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Financing Clean Coal

No single type of financial incentive closes the cost gap between clean coal and modern conventional coal technologies.

Fortnightly Magazine - June 2005
Table 2 - Summary of Base Case Incentives Compared With COE Gap ($/MWh)

and meet specific regional needs. Initially, the impetus for developing these technologies was to reduce sulfur dioxide emissions associated with acid rain, but recent concerns have focused on the potential health effects of microscopic particles and trace emissions of mercury, as well as the chance to reduce emission of greenhouse gases. Providing funds to demonstrate such technologies at commercial scale is the focus of the U.S. Department of Energy's Clean Coal Power Initiative. Meanwhile, the industry-sponsored "CoalFleet for Tomorrow" initiative is working to accelerate the commercial deployment of a portfolio of advanced coal-power systems. Our analysis of financial incentives for commercial deployment was sponsored by "CoalFleet" and EPRI.

For high-grade bituminous coals, integrated gasification combined-cycle (IGCC) plants offer significant advantages. By mixing the coal with steam and oxygen under high temperature and pressure, IGCC produces a combustible gaseous mixture called syngas, made up primarily of carbon monoxide and hydrogen. The clean-burning syngas is first consumed as fuel in a combustion turbine, then the hot exhaust from this turbine is used to produce steam that drives a steam turbine. Such a combined cycle provides very high levels of energy efficiency and the existence of a separate stream of syngas offers additional opportunities for producing hydrogen or capturing carbon dioxide. Existing IGCC systems can achieve thermal efficiencies of about 39 to 41 percent, with further advances in gas-turbine technology expected to raise this level to 45 to 50 percent. By comparison, the average efficiency of today's fleet of pulverized coal plants is about 33 percent.

For lower-ranked fuels, such as subbituminous coal or lignite, a variety of clean-coal technologies may prove to be important. For several IGCC implementations, other clean-coal technologies involving direct improvements in the combustion process currently appear to be more cost-effective. Ultra-supercritical (USC) pulverized coal (PC) plants, for example, are being developed to operate with steam temperatures and pressures high enough to achieve plant efficiencies of 45 percent. USC plants are approaching commercial maturity in Japan and parts of Europe where high fuel prices place a premium on efficiency. Projections based upon at least one IGCC process suggest that IGCC also may be competitive for the subbituminous coals. It clearly is an area of intense interest. DOE recently granted $200 million to a Southern Co. IGCC project that will use Powder River Basin coal. For large-scale plants burning very low-grade fuels, another technology, based on circulating fluidized bed combustion, may provide a high-performance, cost-effective option.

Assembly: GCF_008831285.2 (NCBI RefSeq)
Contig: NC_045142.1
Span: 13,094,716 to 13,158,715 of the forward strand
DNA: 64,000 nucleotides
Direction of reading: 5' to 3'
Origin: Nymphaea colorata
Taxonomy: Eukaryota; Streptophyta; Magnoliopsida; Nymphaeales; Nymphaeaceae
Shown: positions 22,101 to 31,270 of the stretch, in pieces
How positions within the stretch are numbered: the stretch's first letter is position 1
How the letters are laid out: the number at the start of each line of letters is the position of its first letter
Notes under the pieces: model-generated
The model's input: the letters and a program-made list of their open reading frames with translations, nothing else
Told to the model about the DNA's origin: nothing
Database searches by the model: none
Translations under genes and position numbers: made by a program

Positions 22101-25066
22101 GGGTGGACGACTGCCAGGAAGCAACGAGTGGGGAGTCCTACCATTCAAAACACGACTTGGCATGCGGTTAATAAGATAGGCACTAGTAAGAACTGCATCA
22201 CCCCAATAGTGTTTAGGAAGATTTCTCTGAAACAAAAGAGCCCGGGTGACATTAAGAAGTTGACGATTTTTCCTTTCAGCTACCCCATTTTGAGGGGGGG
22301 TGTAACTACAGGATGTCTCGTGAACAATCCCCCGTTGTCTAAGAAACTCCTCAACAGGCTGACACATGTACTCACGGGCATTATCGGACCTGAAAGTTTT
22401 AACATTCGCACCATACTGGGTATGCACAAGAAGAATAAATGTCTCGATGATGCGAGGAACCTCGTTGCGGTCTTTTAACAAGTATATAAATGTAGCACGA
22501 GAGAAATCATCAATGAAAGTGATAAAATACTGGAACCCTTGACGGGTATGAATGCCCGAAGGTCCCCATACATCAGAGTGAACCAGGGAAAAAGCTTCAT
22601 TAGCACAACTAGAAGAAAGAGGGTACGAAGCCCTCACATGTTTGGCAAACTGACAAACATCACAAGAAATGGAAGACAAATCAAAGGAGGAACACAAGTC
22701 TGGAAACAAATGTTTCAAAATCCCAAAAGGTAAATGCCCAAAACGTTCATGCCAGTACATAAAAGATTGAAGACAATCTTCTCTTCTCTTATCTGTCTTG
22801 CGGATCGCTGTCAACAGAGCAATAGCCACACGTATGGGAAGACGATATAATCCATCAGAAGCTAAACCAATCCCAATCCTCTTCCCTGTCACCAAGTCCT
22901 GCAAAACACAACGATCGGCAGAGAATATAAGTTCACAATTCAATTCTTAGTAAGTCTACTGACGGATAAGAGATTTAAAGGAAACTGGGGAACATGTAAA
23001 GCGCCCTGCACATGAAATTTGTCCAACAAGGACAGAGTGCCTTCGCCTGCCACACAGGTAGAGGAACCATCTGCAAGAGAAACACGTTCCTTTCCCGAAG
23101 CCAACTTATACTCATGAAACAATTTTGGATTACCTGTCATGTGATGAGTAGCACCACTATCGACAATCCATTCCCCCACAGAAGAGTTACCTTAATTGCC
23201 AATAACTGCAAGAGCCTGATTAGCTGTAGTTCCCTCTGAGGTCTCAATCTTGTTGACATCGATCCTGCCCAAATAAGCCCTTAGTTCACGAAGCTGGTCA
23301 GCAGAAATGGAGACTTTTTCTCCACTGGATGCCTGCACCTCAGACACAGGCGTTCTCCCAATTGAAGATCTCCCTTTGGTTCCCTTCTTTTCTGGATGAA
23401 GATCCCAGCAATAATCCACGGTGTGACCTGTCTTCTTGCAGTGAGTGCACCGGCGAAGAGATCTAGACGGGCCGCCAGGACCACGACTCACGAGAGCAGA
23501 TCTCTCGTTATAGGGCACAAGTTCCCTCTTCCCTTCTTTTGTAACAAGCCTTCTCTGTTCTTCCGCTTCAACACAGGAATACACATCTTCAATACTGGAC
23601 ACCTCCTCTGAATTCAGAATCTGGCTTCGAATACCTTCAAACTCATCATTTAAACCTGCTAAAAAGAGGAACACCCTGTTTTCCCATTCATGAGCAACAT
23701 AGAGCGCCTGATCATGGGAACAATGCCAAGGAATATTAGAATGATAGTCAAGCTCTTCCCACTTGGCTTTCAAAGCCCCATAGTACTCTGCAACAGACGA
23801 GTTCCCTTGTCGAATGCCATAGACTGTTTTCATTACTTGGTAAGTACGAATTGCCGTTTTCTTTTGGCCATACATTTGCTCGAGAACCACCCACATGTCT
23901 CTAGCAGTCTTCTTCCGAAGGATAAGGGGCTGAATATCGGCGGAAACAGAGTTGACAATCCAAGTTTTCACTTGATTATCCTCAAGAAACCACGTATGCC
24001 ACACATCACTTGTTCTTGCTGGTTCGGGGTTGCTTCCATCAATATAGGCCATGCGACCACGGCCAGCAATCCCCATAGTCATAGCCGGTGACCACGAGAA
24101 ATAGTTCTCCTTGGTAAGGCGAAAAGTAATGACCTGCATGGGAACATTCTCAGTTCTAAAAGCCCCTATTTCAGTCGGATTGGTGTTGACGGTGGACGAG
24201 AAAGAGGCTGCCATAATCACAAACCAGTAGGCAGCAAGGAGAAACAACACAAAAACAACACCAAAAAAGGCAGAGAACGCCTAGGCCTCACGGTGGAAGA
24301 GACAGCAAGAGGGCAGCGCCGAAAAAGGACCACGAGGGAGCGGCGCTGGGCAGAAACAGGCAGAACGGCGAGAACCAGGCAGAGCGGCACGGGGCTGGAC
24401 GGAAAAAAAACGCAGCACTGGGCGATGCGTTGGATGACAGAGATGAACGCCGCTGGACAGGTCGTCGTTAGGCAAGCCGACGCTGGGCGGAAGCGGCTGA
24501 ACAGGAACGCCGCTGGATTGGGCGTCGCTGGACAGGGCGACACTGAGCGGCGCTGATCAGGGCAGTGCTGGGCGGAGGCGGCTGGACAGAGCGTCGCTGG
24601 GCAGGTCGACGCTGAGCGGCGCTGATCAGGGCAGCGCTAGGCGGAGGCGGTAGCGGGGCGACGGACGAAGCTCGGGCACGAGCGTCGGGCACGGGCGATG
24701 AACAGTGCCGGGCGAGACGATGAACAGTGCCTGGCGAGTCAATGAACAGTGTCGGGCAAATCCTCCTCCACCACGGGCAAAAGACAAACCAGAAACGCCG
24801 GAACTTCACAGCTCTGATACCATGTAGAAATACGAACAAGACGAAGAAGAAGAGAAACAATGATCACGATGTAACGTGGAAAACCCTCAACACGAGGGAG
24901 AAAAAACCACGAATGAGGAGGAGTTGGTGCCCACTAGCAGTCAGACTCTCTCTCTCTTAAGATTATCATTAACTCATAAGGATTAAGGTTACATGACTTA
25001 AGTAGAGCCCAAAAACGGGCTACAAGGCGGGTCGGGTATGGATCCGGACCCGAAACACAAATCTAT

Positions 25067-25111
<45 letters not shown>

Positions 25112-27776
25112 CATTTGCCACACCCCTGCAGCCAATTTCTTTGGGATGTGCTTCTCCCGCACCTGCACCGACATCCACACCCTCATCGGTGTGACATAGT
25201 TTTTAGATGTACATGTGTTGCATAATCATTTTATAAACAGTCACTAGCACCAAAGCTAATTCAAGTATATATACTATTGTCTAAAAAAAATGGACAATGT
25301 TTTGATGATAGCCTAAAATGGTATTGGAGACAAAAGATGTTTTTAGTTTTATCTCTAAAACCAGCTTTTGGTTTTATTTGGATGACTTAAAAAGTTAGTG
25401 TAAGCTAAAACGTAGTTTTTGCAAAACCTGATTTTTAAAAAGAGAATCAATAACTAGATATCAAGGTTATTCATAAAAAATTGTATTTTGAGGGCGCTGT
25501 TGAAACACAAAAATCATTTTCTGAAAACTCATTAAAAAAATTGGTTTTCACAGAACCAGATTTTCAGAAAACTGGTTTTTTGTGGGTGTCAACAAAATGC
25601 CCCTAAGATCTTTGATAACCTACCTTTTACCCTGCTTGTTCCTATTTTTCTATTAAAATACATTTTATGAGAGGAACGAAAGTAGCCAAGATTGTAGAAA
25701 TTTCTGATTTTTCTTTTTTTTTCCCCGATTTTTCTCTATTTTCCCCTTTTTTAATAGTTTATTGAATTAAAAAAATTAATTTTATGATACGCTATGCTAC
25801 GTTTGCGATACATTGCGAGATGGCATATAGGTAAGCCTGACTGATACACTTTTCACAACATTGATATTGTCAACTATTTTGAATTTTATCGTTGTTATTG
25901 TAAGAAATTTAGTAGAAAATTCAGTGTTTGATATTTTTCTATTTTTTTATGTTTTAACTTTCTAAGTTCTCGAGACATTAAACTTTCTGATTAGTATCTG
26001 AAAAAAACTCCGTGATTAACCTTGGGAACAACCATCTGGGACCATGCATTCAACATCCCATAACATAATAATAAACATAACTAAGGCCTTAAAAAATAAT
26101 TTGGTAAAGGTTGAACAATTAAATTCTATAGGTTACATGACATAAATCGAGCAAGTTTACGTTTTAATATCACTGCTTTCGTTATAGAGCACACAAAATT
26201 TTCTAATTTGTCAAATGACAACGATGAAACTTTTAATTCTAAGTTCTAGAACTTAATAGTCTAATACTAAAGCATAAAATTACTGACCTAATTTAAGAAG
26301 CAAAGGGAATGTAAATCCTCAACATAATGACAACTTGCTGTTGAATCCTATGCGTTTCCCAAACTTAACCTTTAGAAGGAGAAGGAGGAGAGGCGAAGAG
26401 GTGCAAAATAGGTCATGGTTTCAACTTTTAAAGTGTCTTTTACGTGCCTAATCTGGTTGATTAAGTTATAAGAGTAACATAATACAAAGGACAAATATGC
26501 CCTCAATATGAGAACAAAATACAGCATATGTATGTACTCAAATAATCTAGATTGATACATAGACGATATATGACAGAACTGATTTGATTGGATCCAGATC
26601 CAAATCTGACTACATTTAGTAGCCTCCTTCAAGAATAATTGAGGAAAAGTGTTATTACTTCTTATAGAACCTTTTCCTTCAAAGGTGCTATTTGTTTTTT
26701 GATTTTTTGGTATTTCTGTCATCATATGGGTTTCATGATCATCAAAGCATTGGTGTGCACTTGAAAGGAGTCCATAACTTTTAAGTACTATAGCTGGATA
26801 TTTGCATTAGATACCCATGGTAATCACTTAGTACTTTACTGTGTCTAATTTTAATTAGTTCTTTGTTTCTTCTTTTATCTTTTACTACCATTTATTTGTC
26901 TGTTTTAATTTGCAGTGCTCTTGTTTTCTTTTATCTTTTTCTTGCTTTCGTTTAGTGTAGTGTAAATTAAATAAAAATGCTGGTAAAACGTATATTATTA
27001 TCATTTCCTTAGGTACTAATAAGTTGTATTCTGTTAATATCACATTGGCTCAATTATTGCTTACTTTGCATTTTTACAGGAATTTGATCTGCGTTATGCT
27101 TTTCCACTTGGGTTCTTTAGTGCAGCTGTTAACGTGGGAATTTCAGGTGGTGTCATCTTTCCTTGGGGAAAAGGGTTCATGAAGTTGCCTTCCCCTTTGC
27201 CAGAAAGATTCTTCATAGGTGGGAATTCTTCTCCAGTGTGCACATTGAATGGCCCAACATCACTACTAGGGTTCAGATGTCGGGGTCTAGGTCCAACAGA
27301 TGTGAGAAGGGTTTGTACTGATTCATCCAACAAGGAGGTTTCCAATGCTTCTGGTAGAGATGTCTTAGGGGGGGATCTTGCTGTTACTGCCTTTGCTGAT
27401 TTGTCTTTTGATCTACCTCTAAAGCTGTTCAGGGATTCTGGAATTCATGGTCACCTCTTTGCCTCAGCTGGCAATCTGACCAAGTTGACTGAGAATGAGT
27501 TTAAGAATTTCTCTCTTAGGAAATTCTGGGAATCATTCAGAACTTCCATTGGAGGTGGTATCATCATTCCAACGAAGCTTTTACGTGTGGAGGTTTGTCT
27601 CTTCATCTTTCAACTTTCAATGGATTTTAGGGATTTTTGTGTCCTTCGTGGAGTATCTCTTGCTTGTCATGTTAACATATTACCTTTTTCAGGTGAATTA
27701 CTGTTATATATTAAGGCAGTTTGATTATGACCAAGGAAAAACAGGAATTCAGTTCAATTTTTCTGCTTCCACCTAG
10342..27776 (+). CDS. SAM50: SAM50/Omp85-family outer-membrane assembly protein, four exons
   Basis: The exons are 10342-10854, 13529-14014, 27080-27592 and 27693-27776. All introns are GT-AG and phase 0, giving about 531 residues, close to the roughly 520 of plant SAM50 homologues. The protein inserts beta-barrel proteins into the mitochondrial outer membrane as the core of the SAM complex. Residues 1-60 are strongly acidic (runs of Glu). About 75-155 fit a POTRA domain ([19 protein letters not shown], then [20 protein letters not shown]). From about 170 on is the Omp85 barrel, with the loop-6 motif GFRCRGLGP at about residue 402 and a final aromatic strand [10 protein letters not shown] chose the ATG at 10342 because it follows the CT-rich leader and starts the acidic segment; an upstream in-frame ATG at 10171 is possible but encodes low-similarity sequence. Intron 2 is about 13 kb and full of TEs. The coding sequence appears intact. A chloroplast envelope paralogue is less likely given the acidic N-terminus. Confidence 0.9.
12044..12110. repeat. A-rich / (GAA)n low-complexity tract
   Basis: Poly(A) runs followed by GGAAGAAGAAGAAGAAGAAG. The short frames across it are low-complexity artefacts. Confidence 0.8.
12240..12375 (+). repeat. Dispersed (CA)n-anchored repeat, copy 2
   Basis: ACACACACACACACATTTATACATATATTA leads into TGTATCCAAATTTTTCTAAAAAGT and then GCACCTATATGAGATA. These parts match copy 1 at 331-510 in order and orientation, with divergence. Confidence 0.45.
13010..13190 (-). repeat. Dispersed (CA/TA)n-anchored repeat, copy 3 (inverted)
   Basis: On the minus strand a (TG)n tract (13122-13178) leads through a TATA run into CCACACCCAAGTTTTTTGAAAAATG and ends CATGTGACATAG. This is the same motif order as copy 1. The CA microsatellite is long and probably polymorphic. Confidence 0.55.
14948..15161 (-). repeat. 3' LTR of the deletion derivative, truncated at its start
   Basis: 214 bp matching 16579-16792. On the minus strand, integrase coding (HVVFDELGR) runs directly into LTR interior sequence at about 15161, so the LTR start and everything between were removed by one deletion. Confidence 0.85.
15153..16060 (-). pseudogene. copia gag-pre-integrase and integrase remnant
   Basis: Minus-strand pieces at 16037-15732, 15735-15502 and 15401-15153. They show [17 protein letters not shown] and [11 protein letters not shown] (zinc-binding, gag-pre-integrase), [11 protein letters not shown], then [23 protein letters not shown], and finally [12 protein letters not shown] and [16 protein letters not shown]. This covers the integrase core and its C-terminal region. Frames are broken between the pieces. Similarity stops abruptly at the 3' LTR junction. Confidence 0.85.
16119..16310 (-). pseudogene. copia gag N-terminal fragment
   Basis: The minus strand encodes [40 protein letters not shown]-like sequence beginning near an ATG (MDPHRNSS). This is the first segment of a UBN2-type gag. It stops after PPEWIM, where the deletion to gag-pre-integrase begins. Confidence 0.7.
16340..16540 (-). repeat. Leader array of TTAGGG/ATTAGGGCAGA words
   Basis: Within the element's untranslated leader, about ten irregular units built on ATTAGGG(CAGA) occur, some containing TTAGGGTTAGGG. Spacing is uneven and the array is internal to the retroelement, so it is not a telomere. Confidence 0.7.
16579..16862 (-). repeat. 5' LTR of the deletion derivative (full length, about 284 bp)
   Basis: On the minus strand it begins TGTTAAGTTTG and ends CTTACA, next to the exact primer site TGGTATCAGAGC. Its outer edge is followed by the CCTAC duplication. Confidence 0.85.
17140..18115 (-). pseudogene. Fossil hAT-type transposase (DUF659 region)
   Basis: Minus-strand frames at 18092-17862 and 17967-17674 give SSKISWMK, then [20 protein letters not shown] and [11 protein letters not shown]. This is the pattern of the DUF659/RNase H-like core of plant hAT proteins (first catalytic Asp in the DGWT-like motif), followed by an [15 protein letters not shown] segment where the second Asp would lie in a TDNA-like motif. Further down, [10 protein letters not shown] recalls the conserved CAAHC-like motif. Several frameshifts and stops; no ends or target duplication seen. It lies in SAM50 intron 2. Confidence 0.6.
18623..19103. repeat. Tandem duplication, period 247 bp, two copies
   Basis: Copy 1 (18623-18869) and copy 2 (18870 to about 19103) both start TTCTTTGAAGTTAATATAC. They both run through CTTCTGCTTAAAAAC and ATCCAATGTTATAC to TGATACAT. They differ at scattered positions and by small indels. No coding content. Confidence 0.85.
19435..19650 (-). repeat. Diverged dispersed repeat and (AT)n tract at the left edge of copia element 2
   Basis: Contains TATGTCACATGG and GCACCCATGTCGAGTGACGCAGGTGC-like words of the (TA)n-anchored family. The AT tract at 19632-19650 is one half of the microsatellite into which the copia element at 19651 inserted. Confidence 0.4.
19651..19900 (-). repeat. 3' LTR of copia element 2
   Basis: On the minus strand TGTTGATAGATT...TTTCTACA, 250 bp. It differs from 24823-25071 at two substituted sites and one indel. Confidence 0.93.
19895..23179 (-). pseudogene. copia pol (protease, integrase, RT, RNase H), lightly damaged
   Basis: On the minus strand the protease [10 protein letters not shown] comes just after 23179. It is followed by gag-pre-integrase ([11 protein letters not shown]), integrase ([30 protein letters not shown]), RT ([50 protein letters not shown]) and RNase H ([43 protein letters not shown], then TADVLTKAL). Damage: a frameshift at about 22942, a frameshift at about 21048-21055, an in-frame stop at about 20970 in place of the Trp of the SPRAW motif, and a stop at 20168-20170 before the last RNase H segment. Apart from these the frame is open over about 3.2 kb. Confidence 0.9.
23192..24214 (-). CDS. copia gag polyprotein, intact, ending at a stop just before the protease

Need for Financial Incentives

Table 3 - Value of Tailored Incentives Compared With COE Gap ($/MWh)

Our initial analyses of possible financial incentives to stimulate deployment of commercial clean-coal power plants have focused on IGCC. Already there are four IGCC demonstration power projects built with partial government funding, as well as numerous smaller industrial coal-gasification facilities around the world, used mainly to produce chemical feedstock. In addition to having very low emissions of air pollutants such as sulfur, particulates, and mercury, IGCC also offers a carbon capture potential that could provide a useful hedge against future limitations on carbon-dioxide emissions. In this case, the syngas is mixed with steam to create relatively pure streams of hydrogen and carbon